It’s now a music reviewers’ cliché to say that Jimmy Eat World have never produced anything as full of youthful energy and charm as their 2001 breakthrough record Bleed American, but that’s probably because it’s true. The group seem to be the Quentin Tarantino of the music scene: no matter how good their latest release, it’s always compared their early breakthrough, and never quite lives up to it. But Tarantino still made Pulp Fiction after he made Reservoir Dogs. Likewise, Jimmy Eat World have churned out several highly enjoyable records in the last 15 years, and Integrity Blues is the latest in that series. The problem with this, however, is that after a while all the albums (and all the writing about the albums) starts to feel a bit formulaic and repetitive. To illustrate my point, the rest of this review will be written as a parody of the Sirens chapter of James Joyce’s novel Ulysses.
Resonate in a different way
Deliberately over-processed guitar tones
The record was positively received by fans
Emotive lyrics which draw on real events from the lives of the band members
Still fell short of Bleed American for the critics
Blend of emo and acoustic rock
Integrity Blues features the blend of emo and acoustic rock which we have come to expect from Jimmy Eat World. On display are dark soundscapes, deliberately over-processed guitar tones, and emotive lyrics which draw on real events from the lives of the band members sung in quivering vocals. However, previous records have also featured this formidable skillset and have still failed to resonate in a different way. Take Futures, the 2004 follow-up to the band’s most successful album. The quintet cast dark soundscapes with deliberately over-processed guitars and quivering vocals, yet whilst the record was received positively by fans it still fell short of Bleed American for the critics.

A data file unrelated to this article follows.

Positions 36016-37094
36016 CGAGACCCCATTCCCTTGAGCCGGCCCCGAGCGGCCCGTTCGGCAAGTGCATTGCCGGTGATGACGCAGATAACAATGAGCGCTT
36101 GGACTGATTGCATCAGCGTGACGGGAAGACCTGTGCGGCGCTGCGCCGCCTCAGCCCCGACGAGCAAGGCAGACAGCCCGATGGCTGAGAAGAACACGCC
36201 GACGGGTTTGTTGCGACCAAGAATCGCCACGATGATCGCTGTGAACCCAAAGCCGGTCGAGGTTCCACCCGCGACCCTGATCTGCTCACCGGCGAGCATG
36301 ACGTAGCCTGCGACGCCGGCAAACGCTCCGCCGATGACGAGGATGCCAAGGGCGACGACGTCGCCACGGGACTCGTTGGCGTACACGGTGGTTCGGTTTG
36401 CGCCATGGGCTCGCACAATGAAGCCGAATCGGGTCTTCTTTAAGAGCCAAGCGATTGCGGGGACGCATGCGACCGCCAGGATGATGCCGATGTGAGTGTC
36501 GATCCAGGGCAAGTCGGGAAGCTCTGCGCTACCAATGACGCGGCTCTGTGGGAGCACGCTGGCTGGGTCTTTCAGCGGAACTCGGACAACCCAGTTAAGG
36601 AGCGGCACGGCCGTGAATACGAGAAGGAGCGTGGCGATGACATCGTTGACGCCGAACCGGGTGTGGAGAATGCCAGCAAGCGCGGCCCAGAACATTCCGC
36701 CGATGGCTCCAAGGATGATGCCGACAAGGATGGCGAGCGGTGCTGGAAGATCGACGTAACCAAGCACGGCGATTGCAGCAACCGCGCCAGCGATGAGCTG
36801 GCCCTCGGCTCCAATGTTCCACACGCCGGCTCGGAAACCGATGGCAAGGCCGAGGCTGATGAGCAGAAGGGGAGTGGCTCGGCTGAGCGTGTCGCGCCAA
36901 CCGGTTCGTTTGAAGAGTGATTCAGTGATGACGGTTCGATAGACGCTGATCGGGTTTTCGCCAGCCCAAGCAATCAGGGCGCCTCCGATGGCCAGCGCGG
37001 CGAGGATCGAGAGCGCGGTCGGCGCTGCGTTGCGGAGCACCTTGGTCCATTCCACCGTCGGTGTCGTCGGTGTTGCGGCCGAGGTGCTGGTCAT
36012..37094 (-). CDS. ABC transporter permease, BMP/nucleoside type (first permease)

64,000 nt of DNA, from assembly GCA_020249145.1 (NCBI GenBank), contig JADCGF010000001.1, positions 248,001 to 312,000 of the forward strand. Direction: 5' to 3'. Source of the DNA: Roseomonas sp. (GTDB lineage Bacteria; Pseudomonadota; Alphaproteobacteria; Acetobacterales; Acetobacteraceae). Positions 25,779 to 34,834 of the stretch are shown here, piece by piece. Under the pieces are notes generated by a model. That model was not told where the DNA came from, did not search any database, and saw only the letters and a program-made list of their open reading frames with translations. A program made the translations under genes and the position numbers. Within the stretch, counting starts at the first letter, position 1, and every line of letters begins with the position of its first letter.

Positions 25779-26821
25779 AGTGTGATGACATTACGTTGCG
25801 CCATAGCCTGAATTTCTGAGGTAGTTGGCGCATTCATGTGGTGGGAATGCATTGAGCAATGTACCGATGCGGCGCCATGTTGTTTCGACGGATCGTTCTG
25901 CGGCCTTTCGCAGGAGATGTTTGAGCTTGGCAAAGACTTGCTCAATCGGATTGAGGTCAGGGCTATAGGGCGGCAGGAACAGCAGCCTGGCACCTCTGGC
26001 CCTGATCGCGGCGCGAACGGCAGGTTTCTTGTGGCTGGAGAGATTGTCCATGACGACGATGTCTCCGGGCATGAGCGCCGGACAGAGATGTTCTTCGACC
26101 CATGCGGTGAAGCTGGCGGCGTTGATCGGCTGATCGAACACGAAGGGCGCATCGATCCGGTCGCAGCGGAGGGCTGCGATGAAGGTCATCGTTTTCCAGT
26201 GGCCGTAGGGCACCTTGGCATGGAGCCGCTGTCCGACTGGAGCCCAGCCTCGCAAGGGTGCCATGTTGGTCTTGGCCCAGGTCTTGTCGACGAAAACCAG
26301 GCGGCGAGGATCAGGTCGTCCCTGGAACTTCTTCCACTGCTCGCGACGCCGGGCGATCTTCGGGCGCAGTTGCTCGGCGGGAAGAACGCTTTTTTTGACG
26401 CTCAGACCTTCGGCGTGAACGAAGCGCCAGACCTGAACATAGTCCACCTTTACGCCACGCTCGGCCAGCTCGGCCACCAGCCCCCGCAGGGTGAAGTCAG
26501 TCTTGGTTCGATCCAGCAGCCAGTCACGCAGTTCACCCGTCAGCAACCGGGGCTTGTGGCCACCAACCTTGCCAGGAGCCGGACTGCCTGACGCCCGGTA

In the record released before Integrity Blues the band were clearly attempting to forge a dark soundscape which resonates in a different way than previous records. Ultimately this attempted blend of emo and acoustic rock still fell short of Bleed American for the critics. To some extent, Integrity Blues remains trapped in that same state of trying to escape the influence of previous records. The quivering vocals and over-processed guitar tones attest to (an enjoyable, but) well-trodden path.
Jimmy Eat World are rarely stuck for inspiration, and towards the end of the previous decade, released two albums – Chase This Light, and Invented – in quick succession. Both of which achieved the quintessential blend of emo and acoustic rock which we hear on Integrity Blues, and both feature the dark soundscapes and quivering vocals which are clearly evident in the latest release as well. However, whilst both records were positively received by fans, neither resonated in a different way with audiences, and this remains a risk with Integrity Blues. With its emotive lyrics which draw on real events from the lives of the band members, the record may break hitherto untrodden ground. But if the responses to the band’s previous records are anything to go by, it may still fall short of Bleed American for the critics.
Like previous records then, Integrity Blues offers a blend of emo and acoustic rock with dark soundscapes, deliberately over-processed guitar tones, and quivering vocals singing emotive lyrics which draw on real events from the lives of the band members. However, whilst these records were positively received by fans, they still fell short of Bleed American for the critics. Only time will tell if this latest offering resonates in a different way.